The Incidence of Deep Venous Thrombosis and Pulmonary Embolism among Patients with Inflammatory Bowel Disease: A Population-based Cohort Study
Charles N. Bernstein (1) , James F. Blanchard (2, 3) , Donald S. Houston (1) , Andre Wajda (2, 3)
Departments of Internal Medicine (1) and Community Health Sciences (2) , University of Manitoba and Epidemiology Unit (3) , Winnipeg, Manitoba, Canada
Background: There is an impression mostly from specialty clinics
that patients with inflammatory bowel disease (IBD) have an increased
risk of venous thromboembolic disorders. Our aim was to determine the
incidence of deep venous thrombosis (DVT) and pulmonary embolism
(PE) from a population-based database of IBD patients and, to compare
the incidence rates to that of an age, gender and geographically matched
population control group.
Methods: IBD patients identified from the administrative claims
data of the universal provincial insurance plan of Manitoba were
matched 1:10 to randomly selected members of the general population
without IBD by year, age, gender, and postal area of residence using
Manitoba Health’s population registry. The incidence of hospitalization
for DVT and PE was calculated from hospital discharge abstracts using
ICD-9-CM codes 451.1, 453.x for DVT and 415.1x for PE. Rates were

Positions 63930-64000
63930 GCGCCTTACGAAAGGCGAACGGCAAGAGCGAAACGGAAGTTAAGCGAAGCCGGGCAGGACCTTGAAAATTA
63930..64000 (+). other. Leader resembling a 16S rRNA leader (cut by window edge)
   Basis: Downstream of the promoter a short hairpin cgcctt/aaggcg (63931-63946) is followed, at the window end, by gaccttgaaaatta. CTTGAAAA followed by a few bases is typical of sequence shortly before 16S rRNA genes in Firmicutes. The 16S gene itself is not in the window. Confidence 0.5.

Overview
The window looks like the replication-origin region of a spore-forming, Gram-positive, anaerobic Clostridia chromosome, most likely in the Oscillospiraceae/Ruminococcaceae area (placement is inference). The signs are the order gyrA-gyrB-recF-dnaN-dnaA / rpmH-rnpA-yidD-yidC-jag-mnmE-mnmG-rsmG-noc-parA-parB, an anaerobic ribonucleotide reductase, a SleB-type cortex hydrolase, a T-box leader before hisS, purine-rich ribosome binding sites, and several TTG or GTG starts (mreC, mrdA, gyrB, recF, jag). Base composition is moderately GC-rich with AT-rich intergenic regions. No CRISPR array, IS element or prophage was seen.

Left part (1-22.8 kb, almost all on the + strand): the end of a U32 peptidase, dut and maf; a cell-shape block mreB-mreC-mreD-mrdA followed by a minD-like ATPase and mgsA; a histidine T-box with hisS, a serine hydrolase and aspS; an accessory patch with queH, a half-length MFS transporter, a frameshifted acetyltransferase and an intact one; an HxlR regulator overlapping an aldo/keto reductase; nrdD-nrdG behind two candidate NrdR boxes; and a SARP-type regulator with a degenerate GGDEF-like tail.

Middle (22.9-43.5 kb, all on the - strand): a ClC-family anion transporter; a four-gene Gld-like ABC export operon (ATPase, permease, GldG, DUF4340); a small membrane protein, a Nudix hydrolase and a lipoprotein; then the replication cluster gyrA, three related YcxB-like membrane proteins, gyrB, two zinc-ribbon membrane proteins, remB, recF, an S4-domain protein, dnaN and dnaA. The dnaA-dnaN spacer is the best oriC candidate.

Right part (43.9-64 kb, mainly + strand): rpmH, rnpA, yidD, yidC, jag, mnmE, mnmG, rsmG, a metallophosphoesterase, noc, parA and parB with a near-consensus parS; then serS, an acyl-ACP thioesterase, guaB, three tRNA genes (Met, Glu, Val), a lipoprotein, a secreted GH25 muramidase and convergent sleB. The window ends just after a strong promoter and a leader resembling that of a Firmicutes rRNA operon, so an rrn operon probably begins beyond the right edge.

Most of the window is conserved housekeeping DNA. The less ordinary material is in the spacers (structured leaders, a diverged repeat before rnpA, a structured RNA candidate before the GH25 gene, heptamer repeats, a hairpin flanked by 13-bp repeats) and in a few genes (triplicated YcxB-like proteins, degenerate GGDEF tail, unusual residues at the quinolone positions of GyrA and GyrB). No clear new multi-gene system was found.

calculated based on person-years of follow-up for 1984-1997. Comparisons
to the population cohort yielded age-adjusted incidence rate ratios
(IRR). Rates were calculated based on person-years of follow-up
(Crohn’s disease = 21,340, ulcerative colitis = 19,665) for 1984-1997.
Results: In Crohn’s disease the incidence rate of DVT was
31.4/10,000 person-years and of PE was 10.3/10,000 person-years. In
ulcerative colitis the incidence rates were 30.0/10,000 person-years for
DVT and 19.8/10,000 person-years for PE. The IRR was 4.7 (95% CI,
3.5-6.3) for DVT and 2.9 (1.8-4.7) for PE in Crohn’s disease and 2.8
(2.1-3.7) for DVT and 3.6 (2.5-5.2) for PE, in ulcerative colitis. There
were no gender differences for IRR. The highest rates of DVT and PE
were seen among patients over 60 years old; however the highest IRR
for these events were among patients less than 40 years.
Conclusion: IBD patients have a threefold increased risk of developing
DVT or PE.